An honor to be nominated

Six Icelandic films have been nominated in three categories at this years Nordisk Panorama short and doc film festival, which takes place in Malmö, Sweden, between September 18th to Septermber 23rd this year. Five of which are directed by women. Including the documentary “I want to be Weird” by newcomer Brynja Dögg Friðriksdóttir, who says she’s exhilarated that her first feature film got selected.

“Being nominated in the Best Nordic Documentary is a great honour and I´m looking forward to attend the festival and watching all those nominated films.“
“Being nominated in the Best Nordic Documentary is a great honour and I’m looking forward to attend the festival and watching all those nominated films,“ says Brynja Dögg, one of the six Icelandic directors, who’ve been nominated at the Nordisk Panorama. Never before has the percentage of nominated Icelandic female directors been so high as now.

“It feels great! Just such a great honour,” says Brynja Dögg about the nomination and she has every reason to feel proud, as the annual Nordic festival is considered to be one of the most respected short and documentary film festivals in Europe. Getting a film in to one of the competition’s three categories, Nordic Documentary Award, Nordic Short Film Award or New Nordic Voices Award, is difficult and Brynja admits she’s surprised to have made it.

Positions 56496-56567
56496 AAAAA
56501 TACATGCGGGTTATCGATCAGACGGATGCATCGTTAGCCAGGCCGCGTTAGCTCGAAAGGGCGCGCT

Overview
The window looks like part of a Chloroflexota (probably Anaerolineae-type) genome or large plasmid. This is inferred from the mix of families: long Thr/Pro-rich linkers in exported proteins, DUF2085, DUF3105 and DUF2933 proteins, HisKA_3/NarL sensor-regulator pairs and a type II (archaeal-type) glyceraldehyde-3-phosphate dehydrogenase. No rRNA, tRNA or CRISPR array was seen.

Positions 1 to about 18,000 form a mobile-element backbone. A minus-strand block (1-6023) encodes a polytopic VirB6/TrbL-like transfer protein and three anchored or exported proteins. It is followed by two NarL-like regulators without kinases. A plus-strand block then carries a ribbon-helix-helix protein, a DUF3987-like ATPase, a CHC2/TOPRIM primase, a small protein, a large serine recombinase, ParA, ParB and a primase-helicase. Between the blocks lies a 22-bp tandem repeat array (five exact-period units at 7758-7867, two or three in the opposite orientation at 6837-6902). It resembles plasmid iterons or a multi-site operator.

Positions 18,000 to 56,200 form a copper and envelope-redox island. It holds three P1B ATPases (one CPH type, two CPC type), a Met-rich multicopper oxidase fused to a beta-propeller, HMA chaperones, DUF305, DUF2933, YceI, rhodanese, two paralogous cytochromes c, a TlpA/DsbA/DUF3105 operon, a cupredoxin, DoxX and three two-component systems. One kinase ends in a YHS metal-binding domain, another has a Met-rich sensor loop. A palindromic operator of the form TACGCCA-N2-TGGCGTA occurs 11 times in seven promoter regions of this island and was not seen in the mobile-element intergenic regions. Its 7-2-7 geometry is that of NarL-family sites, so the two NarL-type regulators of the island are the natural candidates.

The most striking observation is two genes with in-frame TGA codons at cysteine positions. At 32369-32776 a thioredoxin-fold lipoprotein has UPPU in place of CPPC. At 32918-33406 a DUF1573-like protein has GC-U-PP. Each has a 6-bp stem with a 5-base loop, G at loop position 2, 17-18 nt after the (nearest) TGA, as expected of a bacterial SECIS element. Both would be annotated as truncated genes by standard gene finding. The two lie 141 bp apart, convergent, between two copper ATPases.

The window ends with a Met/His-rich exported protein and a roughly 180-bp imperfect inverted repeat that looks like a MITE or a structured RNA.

“As much as I hoped that the film would be selected, when we submitted it, I was also aware that the Nordisk Panorama gets very many films submissions. So at first I didn’t know if it would make it into the competition at all. When we were told that we got into the category Best Nordic Documentary I felt even more honored. I mean it’s not every day you’re competing against Joshua Oppenheimer, Oscar nominated director of The Act of Killing.”

Brynja goes on to say that she’s very happy that the film will be travelling outside of Iceland, because its topic has such a universal appeal. “By that I mean that the film has a strong ‘women can do it’ message. Not only does it follow British artist and local resident Kitty Von-Sometime, who is known for her ongoing art film series “The Weird Girls Project”, which are created to empower women, but most of the documentary’s crew were also women.“

So all these women are behind the film, and all these Icelandic female directors are getting nominated at the same time as the Icelandic film industry has been heavily criticised for overlooking female filmmakers when it comes to funding. Wouldn’t you say that it is a bit, well cynical?

“There are fewer women than men in the Icelandic film industry as elsewhere in the world. Still I think it’s safe
to say that Icelandic Women Filmmakers are a hardworking lot. Many of us are parents, have a regular day job or work on various films and projects within the film industry AND then we do our own films alongside that. I think that there is a strong undercurrent happening because of Icelandic female filmmakers and we are slowly but surely strengthening our position within the industry. Icelandic female filmmakers are more visible than before.“

“…I felt even more honored. I mean it’s not every day you’re competing against Joshua Oppenheimer, Oscar nominated director of The Act of Killing.”